# Optimal Euclidean Tree Covers

This post will discuss our recent preprint on tree cover for Euclidean metrics. A line of research that I have been thinking a lot about recently is constructing tree covers for point sets in metric spaces. Intuitively, a tree cover of a point set is a collection of trees such that for any two points in the set, one of the trees preserves their distance up to some stretch factor. More formally, given a set of point \(X\) in a metric space \((M,\delta_M)\), a *tree cover of stretch \(\alpha\)* for \(P\) is a collection of trees \({\mathcal T}\) such that:

- [Dominating] for every tree \(T\in {\mathcal T}\), \(X\subseteq V(T)\), and for every two points \(x,y\in X\), \(\delta_M(x,y)\leq \delta_T(x,y)\).
- [Stretch] for every tow points \(x,y\in X\), there exists a tree \(T\in{\mathcal T}\) such that \(\delta_T(x,y)\leq \alpha\cdot \delta_M(x,y)\).

The study of tree cover for general graph metrics dates back to 1992, starting from the paper by Awerbuch and Peleg on communication-space trade-off in routing; refer to a short survey on tree conver in the introduction of our paper for more detail.

Tree covers have many algorithmic applications, but my favorite is in constructing an approximate distance oracle, which got me to think more about tree covers in the first place. Say we want to construct an approximate distance oracle for a graph \(G\) with a stretch factor (i.e., distance error) of \(t\), we first construct a tree cover with stretch \(t\) for (the shortest path metric of) \(G\). Then, we construct an exact distance oracle for each tree, that can be reduced to LCA data structure. To answer a distance query between two vertices \(x\) and \(y\), all we have to do is go through each tree in the cover, query the \(x\)-to-\(y\) distance in the tree, and then return the minimum distance among all the trees. The number of trees in the cover will dictate the space of the oracle and the query time; more precisely, \(O(n \lvert{\mathcal T}\rvert)\) space and \(O(\lvert{\mathcal T}\rvert)\) query time. The distance approximation factor is the stretch of the tree cover.

As we have seen, in distance oracles as well as other applications of tree cover, the stretch and the number of trees will be important parameters, and determining the precise trade-off between the two parameters is the most fundamental question.

I am personally interested in constructing tree covers for special metric spaces, such as Euclidean, planar and minor-free, and doubling. In these metrics, the stretch can be made \((1+\epsilon)\) for any \(\epsilon \in (0,1)\), which makes tree covers attractive for various applications. The main question is: Can the number of trees be independent of \(n\), the number of points? It turned out that in all these settings, the number of trees can be made independent of \(n\). (This fact was known for Euclidean metrics a long time ago but only recently known for doulbing, planar and planar metrics. )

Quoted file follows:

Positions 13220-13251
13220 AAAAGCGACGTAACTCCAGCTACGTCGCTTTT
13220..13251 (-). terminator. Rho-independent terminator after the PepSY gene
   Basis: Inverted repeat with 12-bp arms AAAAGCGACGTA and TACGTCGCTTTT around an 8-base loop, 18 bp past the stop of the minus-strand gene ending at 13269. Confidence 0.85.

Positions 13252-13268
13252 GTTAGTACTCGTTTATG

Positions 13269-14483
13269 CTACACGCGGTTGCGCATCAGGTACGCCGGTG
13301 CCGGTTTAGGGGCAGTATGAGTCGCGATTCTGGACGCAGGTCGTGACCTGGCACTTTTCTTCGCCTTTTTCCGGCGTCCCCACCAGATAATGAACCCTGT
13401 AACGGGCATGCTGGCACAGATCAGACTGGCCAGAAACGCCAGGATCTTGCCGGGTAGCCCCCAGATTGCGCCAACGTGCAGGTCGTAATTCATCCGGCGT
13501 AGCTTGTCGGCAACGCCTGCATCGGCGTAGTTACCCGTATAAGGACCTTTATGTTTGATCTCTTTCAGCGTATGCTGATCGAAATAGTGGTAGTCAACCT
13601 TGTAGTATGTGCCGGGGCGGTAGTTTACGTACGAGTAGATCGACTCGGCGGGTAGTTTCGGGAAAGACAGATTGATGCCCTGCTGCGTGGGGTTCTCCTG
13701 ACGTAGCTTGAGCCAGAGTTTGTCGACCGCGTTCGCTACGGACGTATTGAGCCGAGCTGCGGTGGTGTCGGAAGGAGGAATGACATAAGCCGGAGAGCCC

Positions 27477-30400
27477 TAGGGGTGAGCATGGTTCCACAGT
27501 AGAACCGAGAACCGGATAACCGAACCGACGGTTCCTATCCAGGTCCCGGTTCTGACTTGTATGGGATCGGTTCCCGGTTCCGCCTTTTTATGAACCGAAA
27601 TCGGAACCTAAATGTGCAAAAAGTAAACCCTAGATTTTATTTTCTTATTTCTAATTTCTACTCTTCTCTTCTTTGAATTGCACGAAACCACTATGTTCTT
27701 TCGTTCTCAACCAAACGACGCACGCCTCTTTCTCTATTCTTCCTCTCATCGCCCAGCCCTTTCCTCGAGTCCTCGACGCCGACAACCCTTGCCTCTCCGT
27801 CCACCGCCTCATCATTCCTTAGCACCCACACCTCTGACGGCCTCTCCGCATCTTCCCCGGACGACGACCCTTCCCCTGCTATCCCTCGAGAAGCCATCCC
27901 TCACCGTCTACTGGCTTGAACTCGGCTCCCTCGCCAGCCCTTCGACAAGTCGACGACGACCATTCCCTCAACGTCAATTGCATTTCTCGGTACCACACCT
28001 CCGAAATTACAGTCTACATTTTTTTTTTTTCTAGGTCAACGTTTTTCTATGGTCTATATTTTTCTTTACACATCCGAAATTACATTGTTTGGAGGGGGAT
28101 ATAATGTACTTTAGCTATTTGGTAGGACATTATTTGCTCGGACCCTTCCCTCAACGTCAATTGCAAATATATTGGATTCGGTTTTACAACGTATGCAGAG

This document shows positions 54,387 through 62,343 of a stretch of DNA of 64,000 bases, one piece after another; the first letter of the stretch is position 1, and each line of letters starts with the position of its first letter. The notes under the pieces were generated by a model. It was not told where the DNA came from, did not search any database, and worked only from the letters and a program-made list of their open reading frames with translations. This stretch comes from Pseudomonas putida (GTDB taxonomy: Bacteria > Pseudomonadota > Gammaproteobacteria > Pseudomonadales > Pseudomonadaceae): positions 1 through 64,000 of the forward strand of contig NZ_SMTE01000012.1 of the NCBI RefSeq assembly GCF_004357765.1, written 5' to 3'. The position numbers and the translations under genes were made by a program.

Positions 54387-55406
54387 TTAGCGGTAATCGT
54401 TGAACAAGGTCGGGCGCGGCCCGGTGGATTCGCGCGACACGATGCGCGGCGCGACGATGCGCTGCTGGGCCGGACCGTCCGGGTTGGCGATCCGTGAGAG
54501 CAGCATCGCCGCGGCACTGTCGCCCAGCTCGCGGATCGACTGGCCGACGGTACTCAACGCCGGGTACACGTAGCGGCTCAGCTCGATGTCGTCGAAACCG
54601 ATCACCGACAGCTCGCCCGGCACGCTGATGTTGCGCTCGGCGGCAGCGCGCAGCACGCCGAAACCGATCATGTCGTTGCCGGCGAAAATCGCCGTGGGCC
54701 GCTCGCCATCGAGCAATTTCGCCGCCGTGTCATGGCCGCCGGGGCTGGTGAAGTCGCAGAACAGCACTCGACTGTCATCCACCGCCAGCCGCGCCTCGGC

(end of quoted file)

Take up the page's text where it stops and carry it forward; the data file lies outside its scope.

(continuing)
Then the next question is: What is the precise dependency on \(\epsilon\) of the number of trees? In the recent preprint, we answered this question.

**Theorem**: The number of trees is \(\Theta(\epsilon^{1-d})\) for non-Steiner tree covers and \(\Theta(\epsilon^{(1-d)/2})\) for Steiner tree covers for point sets in \(\mathrm{R}^d\).

In \(\mathrm{R}^2\), the number of non-Steinter trees is \(O(1/\epsilon)\) while the number of Steiner trees is \(O(1/\sqrt{\epsilon})\). But what is the difference between non-Steiner and Steiner?

Recall in the definition (of dominating property) that we only require \(X\subseteq V(T)\). If \(X = V(T)\) for every tree \(T\), then we get a non-Steiner tree cover, and if we allow \(V(T)\setminus X \not=\emptyset\), we get a Steiner tree cover since \(T\) contains (Steiner) points that are not in \(X\). Things get a bit complicated when we consider Steiner points in \(V(T)\setminus X\): they could be anything. But here and in our paper, we restrict Steiner points to those in the ambient metric space \((M,\delta_M)\).

In the rest of the post, I will say a few words about the technique.

**For the lower bound** of \(\Omega(\epsilon^{1-d})\) trees for non-Steiner tree covers, the observation is that by taking the union of all the trees in the cover, we obtain a \((1+\epsilon)\)-spanner with \(\lvert{\mathcal T}\rvert n\) edges. On the other hand, there is a known lower bound of \(\Omega(\epsilon^{1-d})n\) on the number of edges of \((1+\epsilon)\)-spanners. Therefore, one gets \(\lvert{\mathcal T}\rvert = \Omega(\epsilon^{1-d})\). The same argument applies to get the lower bound for Steiner tree covers, but this time, we use known lower bounds for Steiner \((1+\epsilon)\)-spanners.

**For the upper bound**, the essential idea is to reduce to the construction of a tree cover for far points: given a point set \(P\) with diameter \(D\) and a constant \(\mu\), construct a tree cover that only needs to preserve (up to \(1+\epsilon\) factor) pairs whose distances are in \([D/\mu, D]\). (We call this type of tree cover a *partial tree cover*). Our reduction is based on the shifting technique in a beautiful paper by Chan.

Once the reduction is in place, we only need to construct a partial tree cover. If we are allowed to use Steiner points, then the construction is relatively simple: we basically divide the bounding box of \(P\) into vertical and horizontal slabs of width \(\Theta(D)\), and then for any two pairs of slabs, place Steiner points in the middle. The construction of non-Steiner tree covers is significantly more involved; the introduction of our paper has a high-level overview of the proof. We also obtain a substantially stronger result than what is stated in the theorem above: every tree in our non-Steiner tree cover has a degree \(O(1)\), an absolute constant that does not depend on \(d\) and \(\epsilon\).